Homework9293

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Don't rush it. They will come out whenever they feel ready. If they do come out, don't be tempted to close them out of their cage in order to "force" them to spend more time out. It is a comfort to them to know they can retreat back to their "safety" at will.

Since they are so young, I'd actually be less inclined to let them out doing any roaming at all until they are fully litter trained (provided their cage is sufficiently large). At the very least, I'd limit their roaming space with an ex-pen. Too much space not only can be intimidating (which may be why they hesitate to come out), but also encourages potty accidents.

They are working on litter training however with previous rabbits I found letting them out and allowing them to make a mess gets them better trained. As I can put them back in their litterbox when they make a mess so they know to go. That's how I did it with my first and second rabbits. They were perfectly litter trained to the point they would hop in their cage to go poo or pee and come back out.

I am looking at getting a pen for them it's just $100 I need to save for it. I'm going out to get more hay for them shortly as well as a hay feeder as the hay right now is falling through the cage grate.
 

Blue eyes

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Aah. They probably need a rug, or something with traction, to encourage them to come out. The solid floor is probably what is making them less prone to come out. They like to be on more solid footing so they can escape quickly if need be (in their prey mindset).

It also explains why they are trying to binky inside their cage. There they have some traction. It's hard to jump and dash on a slippery floor.

One option is to get a low-pile, cheap area rug.
 

Homework9293

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Aah. They probably need a rug, or something with traction, to encourage them to come out. The solid floor is probably what is making them less prone to come out. They like to be on more solid footing so they can escape quickly if need be (in their prey mindset).

It also explains why they are trying to binky inside their cage. There they have some traction. It's hard to jump and dash on a slippery floor.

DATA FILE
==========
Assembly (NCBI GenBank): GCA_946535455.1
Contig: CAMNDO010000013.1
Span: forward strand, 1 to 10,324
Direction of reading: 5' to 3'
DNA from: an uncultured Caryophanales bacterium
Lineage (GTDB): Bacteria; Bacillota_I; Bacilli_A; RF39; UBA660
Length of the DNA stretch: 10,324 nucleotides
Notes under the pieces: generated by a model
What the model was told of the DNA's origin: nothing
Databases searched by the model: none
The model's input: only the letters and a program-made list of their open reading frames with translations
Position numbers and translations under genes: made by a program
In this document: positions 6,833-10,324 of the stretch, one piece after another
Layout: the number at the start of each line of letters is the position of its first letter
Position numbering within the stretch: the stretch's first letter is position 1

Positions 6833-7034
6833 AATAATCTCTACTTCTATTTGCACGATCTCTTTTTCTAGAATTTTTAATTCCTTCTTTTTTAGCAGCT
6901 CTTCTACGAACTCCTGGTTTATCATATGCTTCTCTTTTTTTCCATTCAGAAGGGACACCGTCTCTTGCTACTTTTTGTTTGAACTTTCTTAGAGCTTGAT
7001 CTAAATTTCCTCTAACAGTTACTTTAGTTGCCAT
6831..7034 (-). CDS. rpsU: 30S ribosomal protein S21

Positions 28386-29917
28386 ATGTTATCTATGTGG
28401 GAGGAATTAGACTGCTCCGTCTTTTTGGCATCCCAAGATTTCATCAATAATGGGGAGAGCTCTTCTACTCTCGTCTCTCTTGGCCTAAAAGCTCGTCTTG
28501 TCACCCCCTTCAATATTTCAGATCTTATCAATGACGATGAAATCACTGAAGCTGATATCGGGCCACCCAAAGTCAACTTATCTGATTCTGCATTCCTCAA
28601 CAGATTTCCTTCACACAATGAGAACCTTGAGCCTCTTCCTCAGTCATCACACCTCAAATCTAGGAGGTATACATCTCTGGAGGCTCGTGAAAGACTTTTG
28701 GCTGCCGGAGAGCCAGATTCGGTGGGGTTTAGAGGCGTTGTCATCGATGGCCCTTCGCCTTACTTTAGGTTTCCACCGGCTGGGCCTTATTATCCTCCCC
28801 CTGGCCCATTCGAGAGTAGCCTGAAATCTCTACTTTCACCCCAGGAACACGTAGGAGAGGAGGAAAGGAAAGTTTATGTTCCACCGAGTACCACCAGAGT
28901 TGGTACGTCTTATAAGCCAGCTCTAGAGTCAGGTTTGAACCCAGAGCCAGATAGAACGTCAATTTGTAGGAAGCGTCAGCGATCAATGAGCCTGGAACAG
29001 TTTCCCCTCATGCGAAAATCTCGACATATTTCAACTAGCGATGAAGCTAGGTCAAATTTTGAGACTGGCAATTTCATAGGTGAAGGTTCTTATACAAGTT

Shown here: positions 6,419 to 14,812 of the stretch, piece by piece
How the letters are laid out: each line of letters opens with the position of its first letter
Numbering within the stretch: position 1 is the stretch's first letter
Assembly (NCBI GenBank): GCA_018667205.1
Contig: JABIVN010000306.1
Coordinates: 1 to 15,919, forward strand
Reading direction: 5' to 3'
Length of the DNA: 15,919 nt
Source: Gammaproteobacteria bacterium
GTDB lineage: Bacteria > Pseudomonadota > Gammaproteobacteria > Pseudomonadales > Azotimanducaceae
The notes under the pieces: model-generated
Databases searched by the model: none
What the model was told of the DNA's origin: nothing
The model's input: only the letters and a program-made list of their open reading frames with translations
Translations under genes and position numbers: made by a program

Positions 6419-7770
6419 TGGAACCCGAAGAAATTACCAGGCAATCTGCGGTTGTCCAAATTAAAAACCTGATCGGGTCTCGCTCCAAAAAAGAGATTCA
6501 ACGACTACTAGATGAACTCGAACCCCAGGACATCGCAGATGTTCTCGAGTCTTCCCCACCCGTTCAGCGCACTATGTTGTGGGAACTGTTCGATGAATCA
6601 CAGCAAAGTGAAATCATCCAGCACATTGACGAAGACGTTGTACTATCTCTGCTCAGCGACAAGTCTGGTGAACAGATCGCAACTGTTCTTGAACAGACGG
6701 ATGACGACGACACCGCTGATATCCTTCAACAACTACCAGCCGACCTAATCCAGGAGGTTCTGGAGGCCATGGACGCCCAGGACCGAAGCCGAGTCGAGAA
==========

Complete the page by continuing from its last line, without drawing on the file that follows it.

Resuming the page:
One option is to get a low-pile, cheap area rug.
So far the smaller one has come out and explored the furthest. She showed some binkies outside the cage but the other female hasn't come out at all. Is it still just a waiting game or?
 

Catlyn

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So far the smaller one has come out and explored the furthest. She showed some binkies outside the cage but the other female hasn't come out at all. Is it still just a waiting game or?
Yup, that's a waiting game.
 

Blue eyes

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So far the smaller one has come out and explored the furthest. She showed some binkies outside the cage but the other female hasn't come out at all. Is it still just a waiting game or?

Did you get a rug of sorts down for them? The slippery floor is going to make a difference. Some rabbits will brave them and try exploring on slick floors. Others will simply refuse. It's safer for them to have traction.
 

Homework9293

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Did you get a rug of sorts down for them? The slippery floor is going to make a difference. Some rabbits will brave them and try exploring on slick floors. Others will simply refuse. It's safer for them to have traction.
I didn't because I've had rabbits before who have no issue with slippery floors. I took them both out the other day and they both explored on the floors no issue.

But if I don't take them out they'll just stay in their cage. This is going on to a full week now and they still haven't both come out to explore fully....
 

Blue eyes

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It isn't a good idea to let them roam on a slippery floor -- especially when so young. It could splay their legs.

As I said before, some rabbits seem ok on slick floors. Others are not. Forcing them on it is NOT a good idea. Remember they only have fur -- not pads -- on their paws. Nothing to give them any grip.